The international market for wool has played an important role in the histories of the United States, United Kingdom and in the agricultural economies of many other countries. In the present day, Australia and New Zealand dominate in worldwide exports of wool, while the United States is primarily an importer of wool. However, it's possible to raise sheep for wool in all 50 states, and there are many organizations to help get your product to market.
Sell Wool in a Wool Pool
Locate the wool pool closest to your farm and seek membership in the organization. Because many wool producers don't have enough product to market directly to buyers, local governments have organized "wool pools" that consolidate multiple producers' wool into large quantities. Consult the American Sheep Industry Association for a map of wool pools. There are about 100 pools in the United States.
Sheer your sheep and gather the wool in garbage bags or large square bales. When the wool pool locates buyers for the product, the pool will ask you to deliver your wool to a pre-arranged drop-off location. Inspectors will examine your wool for quality.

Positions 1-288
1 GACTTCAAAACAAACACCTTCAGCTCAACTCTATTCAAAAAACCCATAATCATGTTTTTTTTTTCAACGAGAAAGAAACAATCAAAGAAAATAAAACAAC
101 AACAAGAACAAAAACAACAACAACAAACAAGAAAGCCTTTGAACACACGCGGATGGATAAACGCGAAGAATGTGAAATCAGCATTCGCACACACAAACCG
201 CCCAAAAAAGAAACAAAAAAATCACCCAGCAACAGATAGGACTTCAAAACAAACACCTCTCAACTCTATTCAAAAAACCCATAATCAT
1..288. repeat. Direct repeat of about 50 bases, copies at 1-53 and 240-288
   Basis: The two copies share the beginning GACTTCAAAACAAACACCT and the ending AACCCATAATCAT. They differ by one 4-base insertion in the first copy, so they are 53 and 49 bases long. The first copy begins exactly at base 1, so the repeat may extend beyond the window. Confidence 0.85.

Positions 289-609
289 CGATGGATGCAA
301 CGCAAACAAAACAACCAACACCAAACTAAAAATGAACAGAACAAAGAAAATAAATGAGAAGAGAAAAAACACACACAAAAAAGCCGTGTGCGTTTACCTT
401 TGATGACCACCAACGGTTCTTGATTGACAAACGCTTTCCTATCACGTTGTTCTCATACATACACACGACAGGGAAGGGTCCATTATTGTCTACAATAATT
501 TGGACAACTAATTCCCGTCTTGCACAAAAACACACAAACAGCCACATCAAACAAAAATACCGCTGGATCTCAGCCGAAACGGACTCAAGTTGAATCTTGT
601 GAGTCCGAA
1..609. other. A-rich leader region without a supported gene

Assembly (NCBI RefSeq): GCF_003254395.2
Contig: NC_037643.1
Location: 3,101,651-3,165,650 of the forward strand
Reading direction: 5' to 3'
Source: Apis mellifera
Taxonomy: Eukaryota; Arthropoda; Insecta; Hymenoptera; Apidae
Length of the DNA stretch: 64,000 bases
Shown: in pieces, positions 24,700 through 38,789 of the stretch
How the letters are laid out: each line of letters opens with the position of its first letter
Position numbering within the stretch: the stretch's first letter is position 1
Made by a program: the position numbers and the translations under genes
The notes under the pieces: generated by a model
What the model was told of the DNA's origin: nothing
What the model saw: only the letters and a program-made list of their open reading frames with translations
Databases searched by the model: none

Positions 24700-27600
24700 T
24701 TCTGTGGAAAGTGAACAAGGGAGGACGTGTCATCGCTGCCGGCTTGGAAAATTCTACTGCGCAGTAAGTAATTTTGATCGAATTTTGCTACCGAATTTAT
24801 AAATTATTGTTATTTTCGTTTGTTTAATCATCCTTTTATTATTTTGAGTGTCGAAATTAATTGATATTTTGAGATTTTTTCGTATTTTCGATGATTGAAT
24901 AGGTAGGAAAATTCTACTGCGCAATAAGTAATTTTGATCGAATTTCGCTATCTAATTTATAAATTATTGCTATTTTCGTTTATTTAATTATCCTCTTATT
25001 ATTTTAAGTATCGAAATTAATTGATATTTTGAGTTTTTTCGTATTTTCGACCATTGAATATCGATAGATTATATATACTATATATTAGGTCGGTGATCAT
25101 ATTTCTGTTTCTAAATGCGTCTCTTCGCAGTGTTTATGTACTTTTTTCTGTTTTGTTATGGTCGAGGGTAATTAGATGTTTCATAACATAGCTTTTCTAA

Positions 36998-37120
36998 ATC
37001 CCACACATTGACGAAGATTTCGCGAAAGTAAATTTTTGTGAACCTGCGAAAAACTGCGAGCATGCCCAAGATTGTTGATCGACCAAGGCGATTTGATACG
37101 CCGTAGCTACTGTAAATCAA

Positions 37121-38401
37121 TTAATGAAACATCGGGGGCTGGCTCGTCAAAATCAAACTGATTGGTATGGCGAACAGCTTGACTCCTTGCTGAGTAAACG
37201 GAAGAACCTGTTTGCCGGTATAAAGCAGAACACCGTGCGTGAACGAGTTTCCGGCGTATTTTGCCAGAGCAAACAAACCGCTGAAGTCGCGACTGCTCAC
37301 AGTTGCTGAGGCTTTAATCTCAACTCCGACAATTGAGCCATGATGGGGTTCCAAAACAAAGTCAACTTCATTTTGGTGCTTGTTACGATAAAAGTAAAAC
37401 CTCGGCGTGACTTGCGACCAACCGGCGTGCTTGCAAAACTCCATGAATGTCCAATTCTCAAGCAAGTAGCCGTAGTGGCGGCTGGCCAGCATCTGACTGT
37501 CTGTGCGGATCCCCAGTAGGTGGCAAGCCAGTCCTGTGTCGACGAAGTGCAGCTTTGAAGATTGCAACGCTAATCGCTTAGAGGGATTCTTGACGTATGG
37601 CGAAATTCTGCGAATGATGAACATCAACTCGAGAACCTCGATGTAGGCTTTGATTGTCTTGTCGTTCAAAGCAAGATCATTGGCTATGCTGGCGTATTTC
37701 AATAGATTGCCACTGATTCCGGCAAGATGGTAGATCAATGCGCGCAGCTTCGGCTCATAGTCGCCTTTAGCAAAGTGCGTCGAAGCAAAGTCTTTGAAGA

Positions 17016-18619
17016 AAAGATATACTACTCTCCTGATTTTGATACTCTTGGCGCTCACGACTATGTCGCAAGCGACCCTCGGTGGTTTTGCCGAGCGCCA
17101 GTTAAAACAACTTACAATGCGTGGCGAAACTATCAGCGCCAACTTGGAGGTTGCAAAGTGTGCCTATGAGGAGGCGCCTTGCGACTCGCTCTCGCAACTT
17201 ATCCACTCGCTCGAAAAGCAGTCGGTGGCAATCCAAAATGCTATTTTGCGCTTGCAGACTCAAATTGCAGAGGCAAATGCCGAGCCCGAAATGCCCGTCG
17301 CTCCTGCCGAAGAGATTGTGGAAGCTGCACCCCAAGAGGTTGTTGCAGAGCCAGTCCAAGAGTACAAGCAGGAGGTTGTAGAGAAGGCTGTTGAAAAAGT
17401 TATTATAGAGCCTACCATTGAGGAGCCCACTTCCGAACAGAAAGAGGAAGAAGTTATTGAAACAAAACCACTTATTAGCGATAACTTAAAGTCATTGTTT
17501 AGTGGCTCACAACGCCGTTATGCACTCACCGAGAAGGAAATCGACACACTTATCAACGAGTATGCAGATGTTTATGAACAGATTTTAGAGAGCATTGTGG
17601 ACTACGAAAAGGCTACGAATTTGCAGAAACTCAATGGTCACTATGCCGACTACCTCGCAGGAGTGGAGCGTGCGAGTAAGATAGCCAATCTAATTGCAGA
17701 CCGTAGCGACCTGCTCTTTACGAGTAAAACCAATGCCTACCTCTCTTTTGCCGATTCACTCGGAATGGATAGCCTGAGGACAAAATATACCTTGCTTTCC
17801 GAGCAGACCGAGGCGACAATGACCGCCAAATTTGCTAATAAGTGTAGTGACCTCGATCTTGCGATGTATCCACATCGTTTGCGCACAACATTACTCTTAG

Collect your check in the mail about two weeks after you've delivered your wool. The value is determined by the pool based on the highest bid of the end-level buyer. The pool will take a percentage of the profits as the fee for its marketing services.
Sell to a Wool Warehouse
Find the closest wool warehouse, an organization that will either purchase your wool directly or find a buyer and pay you after the product sells. Consult the American Sheep Industry Association for a map of wool warehouses. They are especially prevalent in Texas and New Mexico, but are also common in many other western states.
Bring your flock to the wool warehouse for shearing, if the organization offers that service. Many warehouses do have staffers on hand to shear your sheep, and they'll also package the product in bales for you.
Collect your check from the warehouse if it has agreed to pay you up front. It's also common for wool warehouses to accept product on consignment, locate a buyer, and pay you when the wool sells.
Angela Grant has written articles and produced video stories for major Texas newspapers and international news wire services since 2005. Her work has appeared in the "San Antonio Express-News" and the "Fort Worth Star-Telegram." She has a Bachelor of Arts in government and a Bachelor of Journalism with a multimedia concentration, both from the University of Texas at Austin.